NISCAIR Online Periodicals Repository

Research Journals >
Journal of Intellectual Property Rights (JIPR) >
JIPR Vol.13 [2008] >
JIPR Vol.13(3) [May 2008] >

Title: Farmers' Rights in Conserving Plant Biodiversity with Special Reference to North-East India
Authors: Chakravarty, Sumit
Shukla, Gopal
Malla, Suman
Suresh, C P
Keywords: Farmers’ right
Plant biodiversity conservation
North East India
Issue Date: May-2008
Publisher: CSIR
Abstract: Traditional plant varieties and wild species are disappearing irreversibly and this process has resulted in the disappearance of farming know-how and the genetic information is entailed. North Eastern states of India are also no exception in regards to genetic erosion. This is because the rights of communities, food producers and herbalists to these genetic resources are not recognized. Only with adequate recognition, protection and reward will these resources be conserved and appropriate compensation is granted to the communities. Central to this is the right to ‘Prior Informed Consent’, ensuring communities to know what they are agreeing to. A means must be found to reconcile conservation and development by involving local populations more closely in the decision-making process and by taking the interactions between ‘societies’ and biodiversity more fully into account. The Protection of Plant Varieties and Farmers' Rights (PVPFR) Act rightfully takes this into account. The Indian legislation is the first in the world to grant formal rights to farmers in a way that their control over genetic resources and their self-reliance in agriculture is not jeopardized. The innovative Indian legislation has opened up interesting possibilities for developing a platform for regulating breeders’ and farmers’ rights so that both are acknowledged and protected. The Indian law now recognizes the farmer not just as a cultivator but also as a conserver of gene pool and a breeder who has bred several successful varieties. Moreover, the recognition of tribal laws as tribal rights vis-à-vis farmers’ rights will address the conflicts between customary and statutory laws and regulations related to forest ownership and natural resource use while ensuring conservation of genetic resources by the local communities of the North East.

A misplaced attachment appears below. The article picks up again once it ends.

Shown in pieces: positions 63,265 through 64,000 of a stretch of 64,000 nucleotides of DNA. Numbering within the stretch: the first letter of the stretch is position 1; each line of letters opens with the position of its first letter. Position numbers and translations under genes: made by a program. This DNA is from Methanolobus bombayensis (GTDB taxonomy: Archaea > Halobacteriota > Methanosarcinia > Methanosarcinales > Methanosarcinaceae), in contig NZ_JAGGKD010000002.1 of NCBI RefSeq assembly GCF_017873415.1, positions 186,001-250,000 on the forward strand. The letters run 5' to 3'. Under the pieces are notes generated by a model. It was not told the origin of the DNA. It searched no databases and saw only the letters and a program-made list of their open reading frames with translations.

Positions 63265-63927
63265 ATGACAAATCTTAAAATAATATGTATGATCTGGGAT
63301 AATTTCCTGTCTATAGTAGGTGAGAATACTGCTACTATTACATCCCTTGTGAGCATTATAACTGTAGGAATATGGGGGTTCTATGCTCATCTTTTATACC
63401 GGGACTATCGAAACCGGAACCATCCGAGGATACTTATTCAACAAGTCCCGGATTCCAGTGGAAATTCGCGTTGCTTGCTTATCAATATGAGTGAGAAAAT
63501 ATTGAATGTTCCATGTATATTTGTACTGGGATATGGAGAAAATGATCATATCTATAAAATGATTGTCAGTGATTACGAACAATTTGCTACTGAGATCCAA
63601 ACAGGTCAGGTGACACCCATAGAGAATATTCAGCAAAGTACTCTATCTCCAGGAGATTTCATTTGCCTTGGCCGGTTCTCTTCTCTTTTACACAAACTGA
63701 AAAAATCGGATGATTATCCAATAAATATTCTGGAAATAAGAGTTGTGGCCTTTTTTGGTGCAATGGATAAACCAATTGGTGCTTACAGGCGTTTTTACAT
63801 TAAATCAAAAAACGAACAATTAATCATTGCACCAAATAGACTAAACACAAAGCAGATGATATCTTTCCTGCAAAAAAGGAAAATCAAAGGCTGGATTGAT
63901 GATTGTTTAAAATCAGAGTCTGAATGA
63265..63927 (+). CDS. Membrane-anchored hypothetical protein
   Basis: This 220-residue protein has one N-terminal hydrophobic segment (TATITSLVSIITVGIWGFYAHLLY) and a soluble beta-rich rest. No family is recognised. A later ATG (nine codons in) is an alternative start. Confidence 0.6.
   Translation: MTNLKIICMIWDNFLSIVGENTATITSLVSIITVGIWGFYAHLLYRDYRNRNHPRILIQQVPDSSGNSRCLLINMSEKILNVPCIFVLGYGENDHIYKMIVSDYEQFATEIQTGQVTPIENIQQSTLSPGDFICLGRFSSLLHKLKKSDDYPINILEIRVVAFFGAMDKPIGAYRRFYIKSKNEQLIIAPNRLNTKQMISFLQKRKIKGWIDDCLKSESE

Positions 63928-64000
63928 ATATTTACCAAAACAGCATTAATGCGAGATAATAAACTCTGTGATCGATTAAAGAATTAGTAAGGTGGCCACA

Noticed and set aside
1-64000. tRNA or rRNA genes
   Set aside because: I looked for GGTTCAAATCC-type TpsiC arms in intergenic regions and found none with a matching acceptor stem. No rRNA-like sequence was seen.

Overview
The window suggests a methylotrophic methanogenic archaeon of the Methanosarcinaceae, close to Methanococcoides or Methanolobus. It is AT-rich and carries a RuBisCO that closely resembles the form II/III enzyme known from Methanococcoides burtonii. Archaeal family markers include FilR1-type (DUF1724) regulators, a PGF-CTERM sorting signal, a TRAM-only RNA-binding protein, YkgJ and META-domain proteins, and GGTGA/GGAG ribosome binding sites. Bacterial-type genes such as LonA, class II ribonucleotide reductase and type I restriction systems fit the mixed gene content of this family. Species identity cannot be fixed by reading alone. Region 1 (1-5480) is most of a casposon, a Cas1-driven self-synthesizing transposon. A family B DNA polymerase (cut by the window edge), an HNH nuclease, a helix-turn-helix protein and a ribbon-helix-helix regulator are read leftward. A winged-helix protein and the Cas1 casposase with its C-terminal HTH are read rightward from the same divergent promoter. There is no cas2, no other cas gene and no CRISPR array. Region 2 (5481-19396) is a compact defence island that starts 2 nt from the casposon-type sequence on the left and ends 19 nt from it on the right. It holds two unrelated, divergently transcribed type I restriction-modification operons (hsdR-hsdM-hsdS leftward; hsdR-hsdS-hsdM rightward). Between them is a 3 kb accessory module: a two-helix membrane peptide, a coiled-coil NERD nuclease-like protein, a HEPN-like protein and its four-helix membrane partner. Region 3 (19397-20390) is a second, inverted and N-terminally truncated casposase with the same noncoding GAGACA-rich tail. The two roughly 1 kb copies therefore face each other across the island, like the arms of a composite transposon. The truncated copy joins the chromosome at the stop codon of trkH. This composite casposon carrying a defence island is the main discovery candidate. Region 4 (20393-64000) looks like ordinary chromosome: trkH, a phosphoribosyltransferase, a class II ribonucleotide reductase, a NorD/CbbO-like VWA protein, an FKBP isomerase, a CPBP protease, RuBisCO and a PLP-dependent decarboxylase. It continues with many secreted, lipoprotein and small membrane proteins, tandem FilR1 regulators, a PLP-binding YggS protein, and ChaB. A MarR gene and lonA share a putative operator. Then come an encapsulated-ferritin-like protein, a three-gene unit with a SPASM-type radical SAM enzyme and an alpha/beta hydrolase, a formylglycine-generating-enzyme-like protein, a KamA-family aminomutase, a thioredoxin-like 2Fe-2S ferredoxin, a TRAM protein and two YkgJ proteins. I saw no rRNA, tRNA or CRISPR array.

Page(s): 225-233
ISSN: 0971-5544
Source:JIPR Vol.13(3) [May 2008]

Files in This Item:

File Description SizeFormat
JIPR 13(3) (2008) 225-233.pdf70.04 kBAdobe PDFView/Open
 Current Page Visits: 102 
Recommend this item


Online Submission of Articles |  NISCAIR Website |  National Knowledge Resources Consortium |  Contact us |  Feedback

Disclaimer: NISCAIR assumes no responsibility for the statements and opinions advanced by contributors. The editorial staff in its work of examining papers received for publication is helped, in an honorary capacity, by many distinguished engineers and scientists.

CC License Except where otherwise noted, the Articles on this site are licensed under Creative Commons License: CC Attribution-Noncommercial-No Derivative Works 2.5 India

Copyright © 2015 The Council of Scientific and Industrial Research, New Delhi. All rights reserved.

Powered by DSpace Copyright © 2002-2007 MIT and Hewlett-Packard | Compliant to OAI-PMH V 2.0

Home Page Total Visits: 167645 since 01-Sep-2015  Last updated on 28-Jun-2016Webmaster: